Yes, you will be just fine with less food. I promise you. So you’re saying you’re hungry? Ha ha! Go to the mirror and take a look at yourself. Still hungry?

The eating disorder just wanted to help her feel better. Because everything will get better soon, right? Later, when she wasn’t gross. Later, when she was pretty. Later, when she felt like she could live with herself. Because in this moment, it didn’t matter. What did she have to lose? Nothing. Because she was useless. Useless.

No one else understands like I do. Don’t listen to anyone.

Look! everyone is staring at you. Exactly, you know why. Yes, I promise it will get better soon.

Are you faintingDo you feel like your heart will stop beating soon? 

Are you afraid you’re going to die? Like I said, it will get better soon.

But it isn’t going to be better. It will never get better this way. The girl had already figured this out. She knew it. But she couldn’t get herself out of this. She knew deep inside this was not the way to happiness. This was a one-way ticket to hell. But it was already too late.

What the girl wanted most in the world was for someone to save her. But she could not say it out loud, because then she would have failed at one more thing. She knew she was a failure, but was she really so useless that she couldn’t even do this one thing she had been working on in the past few months? Without it she would be nothing.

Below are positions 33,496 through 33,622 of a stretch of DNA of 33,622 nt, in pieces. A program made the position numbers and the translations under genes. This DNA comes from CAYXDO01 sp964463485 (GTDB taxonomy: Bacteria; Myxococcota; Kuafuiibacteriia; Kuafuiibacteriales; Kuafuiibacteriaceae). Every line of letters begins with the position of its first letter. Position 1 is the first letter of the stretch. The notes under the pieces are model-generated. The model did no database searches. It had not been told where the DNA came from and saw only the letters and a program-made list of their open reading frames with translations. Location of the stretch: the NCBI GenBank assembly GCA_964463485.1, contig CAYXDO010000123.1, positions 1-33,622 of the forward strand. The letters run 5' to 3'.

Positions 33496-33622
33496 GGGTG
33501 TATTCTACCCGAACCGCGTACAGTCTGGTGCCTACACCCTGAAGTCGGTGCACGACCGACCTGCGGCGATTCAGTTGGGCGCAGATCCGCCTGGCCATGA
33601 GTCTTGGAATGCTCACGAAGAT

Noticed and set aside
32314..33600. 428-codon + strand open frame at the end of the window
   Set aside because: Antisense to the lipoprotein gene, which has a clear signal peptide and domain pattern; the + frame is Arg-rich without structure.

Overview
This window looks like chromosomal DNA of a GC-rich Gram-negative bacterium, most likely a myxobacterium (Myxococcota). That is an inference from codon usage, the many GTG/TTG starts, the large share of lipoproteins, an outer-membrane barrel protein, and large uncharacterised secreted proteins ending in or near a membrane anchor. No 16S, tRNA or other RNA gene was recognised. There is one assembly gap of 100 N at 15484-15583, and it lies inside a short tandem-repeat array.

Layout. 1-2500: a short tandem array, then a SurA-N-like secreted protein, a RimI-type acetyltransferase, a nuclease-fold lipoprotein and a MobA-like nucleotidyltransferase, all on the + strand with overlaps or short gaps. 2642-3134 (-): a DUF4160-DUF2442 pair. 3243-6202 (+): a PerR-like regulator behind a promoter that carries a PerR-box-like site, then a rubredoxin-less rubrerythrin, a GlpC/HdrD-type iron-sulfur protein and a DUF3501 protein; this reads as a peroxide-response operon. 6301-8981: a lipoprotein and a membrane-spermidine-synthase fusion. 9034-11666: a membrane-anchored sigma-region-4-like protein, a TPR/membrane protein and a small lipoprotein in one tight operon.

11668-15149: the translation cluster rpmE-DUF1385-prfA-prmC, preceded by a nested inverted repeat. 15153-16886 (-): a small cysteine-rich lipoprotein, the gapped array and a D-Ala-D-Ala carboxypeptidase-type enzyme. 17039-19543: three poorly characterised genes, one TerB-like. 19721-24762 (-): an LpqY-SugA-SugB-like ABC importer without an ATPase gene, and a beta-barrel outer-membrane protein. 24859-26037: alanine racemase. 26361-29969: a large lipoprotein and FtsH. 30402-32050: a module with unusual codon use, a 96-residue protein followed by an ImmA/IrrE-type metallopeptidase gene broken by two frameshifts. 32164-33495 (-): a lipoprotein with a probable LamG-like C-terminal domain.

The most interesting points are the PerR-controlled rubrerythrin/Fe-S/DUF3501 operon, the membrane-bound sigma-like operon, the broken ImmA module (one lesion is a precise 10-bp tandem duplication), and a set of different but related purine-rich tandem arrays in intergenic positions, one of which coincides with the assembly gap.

She cried herself through the days. There was no hope left for her.

But the day came when she couldn’t make it anymore. The day she was so sick, there was nothing left to do but to save her. The day she got saved. The day she had been waiting for for so long without being able to say it out loud. After that day, it was time to try to live again. Very slowly life started to come back to her, even though she never thought it was possible.

A month after that day, she now feels life again. She knows there are things in life that have more value than the things that occupied her mind during the year from hell.

If you or someone you know is struggling with an eating disorder, you can call the National Eating Disorders Association Helpline at 1-800-931-2237.